Official: 4 journalists held in Libya to be freed
TRIPOLI (AP) — A Libyan government spokesman says four journalists detained since early April have completed an administrative hearing and will be released Tuesday or Wednesday.
Spokesman Moussa Ibrahim told The Associated Press on Tuesday that the four already had appeared before a judge in an administrative court and were to be freed soon.
Ibrahim gave their names as James Foley, who had been covering the conflict in Libya for the Boston-based news agency GlobalPost, and Claire Morgana Gillis, a freelance journalist who wrote for The Atlantic and USA Today.
He also named Manu Brabo, a Spanish journalist picked up with Foley and Gillis on April 5.
It was not immediately clear who the fourth journalist is.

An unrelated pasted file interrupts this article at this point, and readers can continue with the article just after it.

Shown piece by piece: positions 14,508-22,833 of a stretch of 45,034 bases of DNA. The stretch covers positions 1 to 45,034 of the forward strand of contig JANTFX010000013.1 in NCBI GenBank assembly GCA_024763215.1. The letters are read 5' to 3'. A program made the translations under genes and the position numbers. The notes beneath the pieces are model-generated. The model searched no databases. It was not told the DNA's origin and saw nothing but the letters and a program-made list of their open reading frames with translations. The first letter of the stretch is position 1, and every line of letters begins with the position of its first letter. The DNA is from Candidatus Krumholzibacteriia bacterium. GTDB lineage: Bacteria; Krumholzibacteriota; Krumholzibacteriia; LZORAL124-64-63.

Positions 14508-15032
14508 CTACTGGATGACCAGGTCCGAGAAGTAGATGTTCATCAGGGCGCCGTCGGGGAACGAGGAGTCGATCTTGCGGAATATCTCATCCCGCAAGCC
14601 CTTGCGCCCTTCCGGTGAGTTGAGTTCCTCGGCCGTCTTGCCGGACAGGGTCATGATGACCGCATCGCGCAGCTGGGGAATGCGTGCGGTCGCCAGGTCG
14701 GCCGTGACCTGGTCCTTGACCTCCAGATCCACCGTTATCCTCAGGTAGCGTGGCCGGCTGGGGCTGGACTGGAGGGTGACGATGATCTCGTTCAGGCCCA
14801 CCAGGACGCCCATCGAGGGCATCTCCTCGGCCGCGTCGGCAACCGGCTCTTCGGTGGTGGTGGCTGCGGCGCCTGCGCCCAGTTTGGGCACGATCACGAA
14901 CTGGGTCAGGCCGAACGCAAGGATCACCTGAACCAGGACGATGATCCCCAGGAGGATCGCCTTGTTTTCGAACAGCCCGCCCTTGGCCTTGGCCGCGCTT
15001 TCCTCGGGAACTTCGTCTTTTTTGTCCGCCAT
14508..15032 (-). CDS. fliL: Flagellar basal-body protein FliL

Photojournalist Anton Hammerl, who has South African and Austrian citizenships, went missing in Libya about the time the others were detained, but there has been no formal announcement about him.
Ibrahim said the four journalists were returned to detention following the hearing on charges that they "entered the country illegally," suggesting they had not applied for and received visas before arriving to work in Libya.
He also said that arrangements were being made for their repatriation. He did not know if they would be required to pay fines before leaving.
"They should go home today or tomorrow at the latest," Ibrahim said. "After the trial they were returned to external security — it's like detention."
A number of journalists covering the conflict in Libya have entered the country without visas, especially if they expect to be reporting from rebel-held territory.
Foreign reporters based in the Libyan capital have not been able to see the four journalists.